Tomorrow i start early on the camshaft seals, then crankshaft seals, then install new waterpump, new timing belt and then goal is to have everything reassembled by evening.


Wanted to derail a moment to comment on the Continental "Contitech" timing belt kit for the 3.8L offered through Rock Auto, and elsewhere. It doesn't specifically say what brand components it has, but my brother got one for his newly acquired '05, and it was a very pleasant surprise.
Aisin water pump/Aisin gaskets
Koyo idler pulley
Koyo tensioning pulley
Mitsubishi hydraulic tensioner (in Mitsubishi packaging, and dealers show them discontinued...)
Contitech timing belt, made in Germany. Very good looking piece. Their other products are good, I expect the belt to be as well.

Since those of you with the 3.8L that have had to order the tensioner separately, now you have another option, at least while they still have stock available.

While the 3.8L has it's benefits, that A/C compressor sure adds a level of difficulty and time to the project. No real shortcuts there. Compressor must be out of the way, to reach compressor bracket bolts, then bracket really should be removed, to be able to pull the aluminum accessory tree. I tried to just loosen ours to gain access, but as a result, re-assembly of the aluminum accessory "tree" was a challenge vs. the 3.5L.
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Hey guys, I am back on the road and it runs great. I did have some unexpected bumps on the road. I will make an in-depth post later this week when I have more time.


Here is what happened. I got the top of the engine done first (valve cover gaskets, spark plug tubes, spark plugs, wires, intake manifold gaskets, REMOVAL of secondary butterfly valves), put the top of the engine back together, then moved on to the front of the engine. I finished it and put everything back together, and I mean 100% everything buttoned up. Then to my dismay the car would not start, it would sometimes only fire up in one or two cylinders. I had my mechanic friend take a look and we opened the front covers back up to check the timing marks. They were fine. My mechanic friend then plugged in a computer (I forget the exact name of the instrument) to read the crankshaft position sensor signals (which I replaced). The signals were 180 degrees from what they were supposed to be, top dead center on the crankshaft position was exactly opposite to top dead center from the camshaft position sensors. We figured out that I had put the crankshaf position sensor plate without lining up the pins. This is easy to do, because if you look at the FSM, they just show you the order that the sensor plate / spacer / sprocket go together, but you cannot just follow the diagram on the FSM and put each piece back on the crankshaft in order. You have to assemble these 3 pieces together outside the engine (put them all together with the pins) and then put them on the crankshaft as one piece.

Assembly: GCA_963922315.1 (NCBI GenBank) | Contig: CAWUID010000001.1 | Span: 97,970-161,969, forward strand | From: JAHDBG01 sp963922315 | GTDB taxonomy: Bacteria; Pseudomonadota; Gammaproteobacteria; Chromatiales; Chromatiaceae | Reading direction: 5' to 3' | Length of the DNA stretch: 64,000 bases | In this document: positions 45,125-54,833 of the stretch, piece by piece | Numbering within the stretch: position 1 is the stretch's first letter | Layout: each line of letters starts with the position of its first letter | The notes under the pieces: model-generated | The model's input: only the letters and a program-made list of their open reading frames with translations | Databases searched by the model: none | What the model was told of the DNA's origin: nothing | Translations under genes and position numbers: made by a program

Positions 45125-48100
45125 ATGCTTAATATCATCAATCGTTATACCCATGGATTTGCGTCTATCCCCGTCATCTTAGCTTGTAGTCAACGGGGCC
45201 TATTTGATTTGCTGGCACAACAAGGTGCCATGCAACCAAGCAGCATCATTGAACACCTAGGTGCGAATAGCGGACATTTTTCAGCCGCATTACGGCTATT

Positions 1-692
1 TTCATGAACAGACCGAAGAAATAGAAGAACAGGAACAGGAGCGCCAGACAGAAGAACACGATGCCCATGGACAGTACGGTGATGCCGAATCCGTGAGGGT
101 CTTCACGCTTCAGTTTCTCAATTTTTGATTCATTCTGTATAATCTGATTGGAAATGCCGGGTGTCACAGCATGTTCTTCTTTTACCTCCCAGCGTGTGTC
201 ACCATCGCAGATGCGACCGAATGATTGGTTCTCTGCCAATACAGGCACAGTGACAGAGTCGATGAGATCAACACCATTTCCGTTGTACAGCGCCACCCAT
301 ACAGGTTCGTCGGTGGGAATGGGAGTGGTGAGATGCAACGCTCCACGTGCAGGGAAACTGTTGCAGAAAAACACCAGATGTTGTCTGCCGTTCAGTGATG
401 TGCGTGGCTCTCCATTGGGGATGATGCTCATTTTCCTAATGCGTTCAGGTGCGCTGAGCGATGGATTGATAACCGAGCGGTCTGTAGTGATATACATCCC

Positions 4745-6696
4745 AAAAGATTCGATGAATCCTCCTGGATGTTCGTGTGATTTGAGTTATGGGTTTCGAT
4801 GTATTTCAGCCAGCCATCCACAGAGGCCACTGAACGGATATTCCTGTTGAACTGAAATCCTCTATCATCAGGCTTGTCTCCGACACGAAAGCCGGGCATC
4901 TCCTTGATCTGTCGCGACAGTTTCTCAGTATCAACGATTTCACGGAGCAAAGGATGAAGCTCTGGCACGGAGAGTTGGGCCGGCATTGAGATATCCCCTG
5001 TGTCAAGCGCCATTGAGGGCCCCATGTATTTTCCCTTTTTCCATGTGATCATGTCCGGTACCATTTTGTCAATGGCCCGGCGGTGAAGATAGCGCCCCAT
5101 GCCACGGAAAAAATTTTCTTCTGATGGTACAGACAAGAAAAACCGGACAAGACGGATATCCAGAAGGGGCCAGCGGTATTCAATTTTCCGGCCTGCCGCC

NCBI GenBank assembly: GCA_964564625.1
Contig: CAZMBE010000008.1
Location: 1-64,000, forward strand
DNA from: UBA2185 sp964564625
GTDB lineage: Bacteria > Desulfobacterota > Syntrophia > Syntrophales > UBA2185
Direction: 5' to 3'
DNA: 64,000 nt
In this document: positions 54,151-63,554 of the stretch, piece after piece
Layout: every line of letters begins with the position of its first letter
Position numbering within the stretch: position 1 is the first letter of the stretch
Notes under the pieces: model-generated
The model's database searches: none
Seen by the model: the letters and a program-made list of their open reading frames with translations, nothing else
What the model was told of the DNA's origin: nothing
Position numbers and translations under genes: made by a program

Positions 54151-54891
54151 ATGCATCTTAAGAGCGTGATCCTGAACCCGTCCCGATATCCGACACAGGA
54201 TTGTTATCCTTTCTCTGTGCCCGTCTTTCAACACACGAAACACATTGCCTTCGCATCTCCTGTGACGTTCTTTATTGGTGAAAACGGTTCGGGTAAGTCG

I found this thread with someone else who had the same sensor plate problem. It is not hard for it to happen so pay attention!

So, I disassembled the whole engine again and removed the new timing belt to get to these parts. Sure enough I had broken the pins on crankshaft sprocket due to not lining them up. I ordered the new parts (about $60 each piece and hard to find locally, I did not have time to have it shipped and live without a car any longer). Then I tested that the engine would start with the timing belt exposed, and it did. Then I put it all back together and now it runs great.

Lessons learned:
  1. When you have your new timing belt on and it is still exposed (you have not put everything back together yet), you can start the car as a test without having any of the accessories mounted. I started my car without accessory belt, AC compressor, powersteering pump, alternator, etc. everything was still uninstalled. Just put your MAF back on the throttle body. That way you can test if everything is ok before you spend hours reassembling.
  2. Be very careful with the Crankshaft Sensor Trigger Plate / spacer / crankshaft sprocket. You need to put these three items together before you put them back on the engine. You can use a small hammer to tap the 3 pieces into the pins so that they hold together at the correct position. The key on the crankshaft is not enough to hold them together, since it is too short and does not go all the way to the crankshaft seal. This will all make sense when you are there looking at these pieces.

This was probably the most rewarding mechanical project I have ever done and I have learned so much. After basically having to do the job twice, I feel like I can take this engine apart with my eyes closed. I have owned cars for over 5 years and didn't know them as well as I know the 3rd Gen Montero, after only owning it for about 2 months.